Namibia purchases India-made EVMs for its presidential polls

The Namibian government has purchased 3,400 India-made Electronic Voting Machines (EVMs) for its presidential polls. Previously, India-made EVMs have been used by other countries in Asia to conduct smooth and fair elections.
The EVMs have been bought at a cost of Namibian $10 million (approx $948,000) from Bengaluru-based public sector unit, Bharat Electronic Limited (BEL). The South African nation Namibia, which had ordered 1,700 EVMs in 2013, placed another order earlier this year, is the first African country to use such machines in any of its polls.
What prompted Nambia to buy EVMs (Electronic Voting Machines) from India?
Namibia is keen on purchasing the Indian made EVMs for its benefits like faster results, reduction in the number of spoilt ballots, low expenses in conducting the polls, and the elimination of manipulation avenues. Other features of attraction include newly introduced ‘None of the Above’ (NOTA), in-built clocks and Braille markings for the visually impaired. The machine eliminates the possibility of vote tempering by displaying the time when the vote was cast along with recording the ballot. It also gives hourly polling updates.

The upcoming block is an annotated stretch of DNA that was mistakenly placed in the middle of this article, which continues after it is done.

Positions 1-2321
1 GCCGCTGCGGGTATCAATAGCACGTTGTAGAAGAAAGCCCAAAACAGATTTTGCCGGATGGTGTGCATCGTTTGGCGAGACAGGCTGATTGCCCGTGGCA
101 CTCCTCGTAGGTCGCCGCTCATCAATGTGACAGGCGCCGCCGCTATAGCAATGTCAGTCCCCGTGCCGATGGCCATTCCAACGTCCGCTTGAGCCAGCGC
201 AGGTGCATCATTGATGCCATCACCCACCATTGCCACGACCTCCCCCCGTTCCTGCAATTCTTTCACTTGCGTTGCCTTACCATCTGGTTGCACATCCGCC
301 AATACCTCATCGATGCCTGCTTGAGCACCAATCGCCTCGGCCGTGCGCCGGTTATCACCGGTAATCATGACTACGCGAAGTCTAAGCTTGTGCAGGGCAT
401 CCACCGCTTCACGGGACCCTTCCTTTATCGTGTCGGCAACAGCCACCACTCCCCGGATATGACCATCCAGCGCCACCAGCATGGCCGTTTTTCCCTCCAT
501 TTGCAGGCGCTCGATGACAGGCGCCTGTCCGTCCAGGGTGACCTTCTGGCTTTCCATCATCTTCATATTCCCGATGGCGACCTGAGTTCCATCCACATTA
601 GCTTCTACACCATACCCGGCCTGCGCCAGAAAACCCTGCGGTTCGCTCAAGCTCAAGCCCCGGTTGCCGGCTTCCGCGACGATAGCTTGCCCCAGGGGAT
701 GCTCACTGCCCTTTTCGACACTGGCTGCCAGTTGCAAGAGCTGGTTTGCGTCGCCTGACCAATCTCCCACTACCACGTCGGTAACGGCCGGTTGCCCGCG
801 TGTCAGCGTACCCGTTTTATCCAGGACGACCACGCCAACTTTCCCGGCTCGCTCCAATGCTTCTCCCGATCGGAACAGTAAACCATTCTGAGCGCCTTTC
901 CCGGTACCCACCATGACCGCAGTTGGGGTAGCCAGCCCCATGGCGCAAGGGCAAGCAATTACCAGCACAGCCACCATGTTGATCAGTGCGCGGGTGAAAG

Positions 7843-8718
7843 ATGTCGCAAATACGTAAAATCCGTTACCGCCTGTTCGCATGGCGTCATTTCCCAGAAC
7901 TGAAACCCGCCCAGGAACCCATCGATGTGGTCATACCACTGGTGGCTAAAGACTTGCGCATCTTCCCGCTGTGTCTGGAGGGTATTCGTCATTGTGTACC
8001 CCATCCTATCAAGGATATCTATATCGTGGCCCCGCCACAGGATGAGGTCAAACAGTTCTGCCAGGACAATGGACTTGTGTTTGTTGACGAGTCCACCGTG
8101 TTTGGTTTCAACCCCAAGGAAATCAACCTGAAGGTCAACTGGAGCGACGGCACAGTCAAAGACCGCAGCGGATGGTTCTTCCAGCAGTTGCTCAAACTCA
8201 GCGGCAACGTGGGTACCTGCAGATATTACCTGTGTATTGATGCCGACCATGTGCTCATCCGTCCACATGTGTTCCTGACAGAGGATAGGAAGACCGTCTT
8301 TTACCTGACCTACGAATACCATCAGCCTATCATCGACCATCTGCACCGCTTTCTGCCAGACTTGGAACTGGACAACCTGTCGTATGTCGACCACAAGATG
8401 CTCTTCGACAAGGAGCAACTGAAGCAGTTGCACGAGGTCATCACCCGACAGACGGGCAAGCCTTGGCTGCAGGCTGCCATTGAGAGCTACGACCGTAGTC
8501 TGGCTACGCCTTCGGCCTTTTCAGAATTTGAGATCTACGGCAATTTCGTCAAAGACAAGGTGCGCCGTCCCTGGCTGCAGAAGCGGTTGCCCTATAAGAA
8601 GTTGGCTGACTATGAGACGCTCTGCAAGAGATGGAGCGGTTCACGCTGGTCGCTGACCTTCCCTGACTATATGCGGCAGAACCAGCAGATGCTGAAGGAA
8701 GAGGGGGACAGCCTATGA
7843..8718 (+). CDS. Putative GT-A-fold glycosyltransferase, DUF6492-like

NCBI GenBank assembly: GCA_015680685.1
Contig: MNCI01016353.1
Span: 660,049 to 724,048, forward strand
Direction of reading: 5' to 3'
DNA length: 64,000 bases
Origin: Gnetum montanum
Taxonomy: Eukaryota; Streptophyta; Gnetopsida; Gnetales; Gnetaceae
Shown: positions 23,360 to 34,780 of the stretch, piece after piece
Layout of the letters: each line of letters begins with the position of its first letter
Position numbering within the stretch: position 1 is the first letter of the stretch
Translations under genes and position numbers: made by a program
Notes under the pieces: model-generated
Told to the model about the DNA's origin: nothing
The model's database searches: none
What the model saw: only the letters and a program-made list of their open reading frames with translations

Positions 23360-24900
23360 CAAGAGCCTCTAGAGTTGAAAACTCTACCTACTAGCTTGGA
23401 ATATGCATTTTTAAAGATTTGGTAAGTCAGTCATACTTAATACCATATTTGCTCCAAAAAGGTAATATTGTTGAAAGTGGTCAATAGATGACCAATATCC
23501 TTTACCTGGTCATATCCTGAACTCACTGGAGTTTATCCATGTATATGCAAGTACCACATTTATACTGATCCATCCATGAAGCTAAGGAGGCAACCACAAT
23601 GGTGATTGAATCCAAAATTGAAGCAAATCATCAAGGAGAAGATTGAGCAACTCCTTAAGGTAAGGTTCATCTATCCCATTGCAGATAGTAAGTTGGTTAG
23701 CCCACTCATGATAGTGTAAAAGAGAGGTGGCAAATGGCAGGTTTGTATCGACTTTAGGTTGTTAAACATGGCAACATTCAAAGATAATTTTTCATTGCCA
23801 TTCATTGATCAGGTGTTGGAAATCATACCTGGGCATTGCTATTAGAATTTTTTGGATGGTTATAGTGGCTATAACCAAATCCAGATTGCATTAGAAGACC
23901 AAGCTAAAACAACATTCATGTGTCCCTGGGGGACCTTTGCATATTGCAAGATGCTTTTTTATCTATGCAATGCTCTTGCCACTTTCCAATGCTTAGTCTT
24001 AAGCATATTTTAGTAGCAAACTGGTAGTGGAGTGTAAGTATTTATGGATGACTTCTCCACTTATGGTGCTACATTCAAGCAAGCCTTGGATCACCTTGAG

Which countries have purchased Indian EVMs in past?
Earlier, Nepal, Bhutan, Namibia and Kenya bought BEL manufactured EVMs for conducting their polls. India is only supplying the EVMs not its technology with any of the countries.



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